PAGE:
That day we walked, and walked, and walked! I wanted to try and stay active to bring the baby down, and as we walked through the fields that I’d paced so many times trying to bring the labour on, I reminded myself over and over to welcome each surge with open arms. The mantra ‘Every surge brings me closer to meeting my baby’ went over and over in my head, and I truly was glad each time I could feel one approaching! Which was a positive, as at times whilst we walked they were coming every two minutes and lasting a minute each time! I held tight onto Jason whilst breathing strongly through each surge, rocking my hips back and forth to release the tightness and pressure in my lower belly.

But over the course of the day the surges would increase and decrease in intensity and frequency, even easing off to every 10-15 minutes at times which was so incredibly frustrating! I text my midwife, Heather, asking what to do, and her advice was to rest, not think too much about it, and to call her when things had increased to a level where I knew I needed her there. I wasn’t sure I’d know when that moment was…but she was right!

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Friday 12th October.

At around 1am, I knew. I’d been laying on the bed on my side trying to sleep, and the surges had become so strong I was pulling down hard on the bed frame as each one came on. I’d begun to sink into that ‘labour zone’, where time slips past in flashes and you start to retreat inside yourself. Jason phoned Heather, and she was with us just a few surges later.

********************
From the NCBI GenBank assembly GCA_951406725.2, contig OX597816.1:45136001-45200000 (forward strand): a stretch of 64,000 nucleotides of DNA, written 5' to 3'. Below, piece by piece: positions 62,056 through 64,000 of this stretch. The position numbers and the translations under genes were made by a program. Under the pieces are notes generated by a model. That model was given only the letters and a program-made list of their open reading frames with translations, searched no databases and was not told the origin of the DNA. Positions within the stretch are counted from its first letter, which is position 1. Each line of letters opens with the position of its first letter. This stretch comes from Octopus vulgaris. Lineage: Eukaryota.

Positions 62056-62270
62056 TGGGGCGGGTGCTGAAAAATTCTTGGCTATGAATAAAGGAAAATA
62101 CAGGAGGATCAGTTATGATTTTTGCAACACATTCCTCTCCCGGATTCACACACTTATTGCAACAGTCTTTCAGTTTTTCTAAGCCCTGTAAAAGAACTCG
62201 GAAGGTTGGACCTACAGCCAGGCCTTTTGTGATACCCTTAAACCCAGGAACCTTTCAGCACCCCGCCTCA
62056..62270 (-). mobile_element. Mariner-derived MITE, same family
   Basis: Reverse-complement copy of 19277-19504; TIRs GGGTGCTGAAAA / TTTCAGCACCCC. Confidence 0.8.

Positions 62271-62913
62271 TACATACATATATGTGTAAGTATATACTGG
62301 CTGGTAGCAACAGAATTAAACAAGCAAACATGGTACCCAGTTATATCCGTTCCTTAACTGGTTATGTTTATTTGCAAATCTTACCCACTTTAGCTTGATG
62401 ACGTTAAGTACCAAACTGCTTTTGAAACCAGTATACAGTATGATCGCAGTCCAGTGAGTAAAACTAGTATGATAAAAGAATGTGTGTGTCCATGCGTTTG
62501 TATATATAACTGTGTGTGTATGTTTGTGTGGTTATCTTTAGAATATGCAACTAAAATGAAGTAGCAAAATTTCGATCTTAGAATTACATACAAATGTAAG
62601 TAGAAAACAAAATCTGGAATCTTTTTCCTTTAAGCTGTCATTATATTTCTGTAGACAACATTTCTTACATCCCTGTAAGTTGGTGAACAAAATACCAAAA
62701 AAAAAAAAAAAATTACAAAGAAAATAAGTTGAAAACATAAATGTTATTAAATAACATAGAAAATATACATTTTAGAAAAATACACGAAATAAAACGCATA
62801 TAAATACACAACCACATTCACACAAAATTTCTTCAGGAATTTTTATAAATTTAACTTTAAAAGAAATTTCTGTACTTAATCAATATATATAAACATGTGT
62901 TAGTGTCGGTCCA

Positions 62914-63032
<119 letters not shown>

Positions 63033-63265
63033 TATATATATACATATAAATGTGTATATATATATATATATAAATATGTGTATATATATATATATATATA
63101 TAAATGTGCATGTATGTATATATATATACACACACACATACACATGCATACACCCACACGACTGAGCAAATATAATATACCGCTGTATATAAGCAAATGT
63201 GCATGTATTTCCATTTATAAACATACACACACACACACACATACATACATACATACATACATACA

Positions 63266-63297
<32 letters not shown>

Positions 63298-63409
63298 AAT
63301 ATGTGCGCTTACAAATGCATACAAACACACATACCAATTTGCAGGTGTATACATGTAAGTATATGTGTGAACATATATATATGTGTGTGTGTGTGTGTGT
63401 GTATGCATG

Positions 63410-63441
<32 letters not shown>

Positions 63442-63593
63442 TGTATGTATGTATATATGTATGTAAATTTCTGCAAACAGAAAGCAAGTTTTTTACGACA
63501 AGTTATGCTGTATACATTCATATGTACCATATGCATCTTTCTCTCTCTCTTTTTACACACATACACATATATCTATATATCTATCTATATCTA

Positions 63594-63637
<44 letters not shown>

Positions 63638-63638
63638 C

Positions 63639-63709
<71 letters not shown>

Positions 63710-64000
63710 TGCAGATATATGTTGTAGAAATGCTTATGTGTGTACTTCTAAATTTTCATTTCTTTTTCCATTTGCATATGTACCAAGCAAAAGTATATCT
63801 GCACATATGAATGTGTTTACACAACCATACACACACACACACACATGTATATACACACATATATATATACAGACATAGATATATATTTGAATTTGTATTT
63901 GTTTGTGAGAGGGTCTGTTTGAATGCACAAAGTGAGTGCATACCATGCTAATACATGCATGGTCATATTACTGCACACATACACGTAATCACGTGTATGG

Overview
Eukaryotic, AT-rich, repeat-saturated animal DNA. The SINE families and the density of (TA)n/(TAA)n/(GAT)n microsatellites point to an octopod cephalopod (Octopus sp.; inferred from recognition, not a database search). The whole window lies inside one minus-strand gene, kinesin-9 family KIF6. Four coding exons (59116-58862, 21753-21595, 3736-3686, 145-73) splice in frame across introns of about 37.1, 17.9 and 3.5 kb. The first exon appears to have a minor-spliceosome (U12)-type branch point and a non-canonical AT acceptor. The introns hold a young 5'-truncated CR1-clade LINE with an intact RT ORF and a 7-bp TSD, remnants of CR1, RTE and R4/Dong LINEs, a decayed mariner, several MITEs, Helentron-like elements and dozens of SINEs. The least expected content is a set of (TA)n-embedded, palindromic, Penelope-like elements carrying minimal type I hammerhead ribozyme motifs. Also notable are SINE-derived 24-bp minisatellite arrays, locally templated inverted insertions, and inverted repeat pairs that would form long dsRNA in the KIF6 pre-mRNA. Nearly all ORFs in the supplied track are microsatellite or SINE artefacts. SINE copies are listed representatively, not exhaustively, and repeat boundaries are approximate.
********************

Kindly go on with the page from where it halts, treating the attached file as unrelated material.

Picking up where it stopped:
I remember laying on the bed whilst she monitored a few of my surges, and then said the magic words ‘Do you want to get in the pool?’

The relief from the water was complete and utter bliss. I didn’t realise how heavy my belly felt until the water took the weight of it, and though the surges were getting stronger and stronger at an overwhelming pace by now, it was such a peaceful time during the labour. We had candles burning and classical music playing, I was overjoyed that things were going ‘right’, and between surges we were chatting with Heather and the lovely second midwife about how Jason and I had met and how it was my Grandma who gave us the nudge to be together! It was honestly an wonderful experience, and I was so so happy!

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After a couple of hours the surges began to change and I had started to get a strong downwards pressure, and so Heather suggested checking how dilated I was as my body had started to bear down with each surge already. It came as a shock (and slightly devastating for me at that point!!) then to find out I was only 3cm! It was the first sign that things weren’t going exactly to plan.

In order to get some rest and help my body relax and dilate, I had an injection of Meptid (a home birth-friendly version of Pethedine), which strangely didn’t do anything other than intensify my surges massively! As I was laying down in bed they became relentless, every two minutes apart and each one lasting seemingly forever. The pressure in my pelvis was becoming so strong I found it hard to focus on my breathing, and though I didn’t feel like I could push intentionally yet it felt as though the baby was trying to force its way out already! Jason and Heather sat with me on our bedroom floor, and I tried to keep control of my breathing and focus as each surge came and went.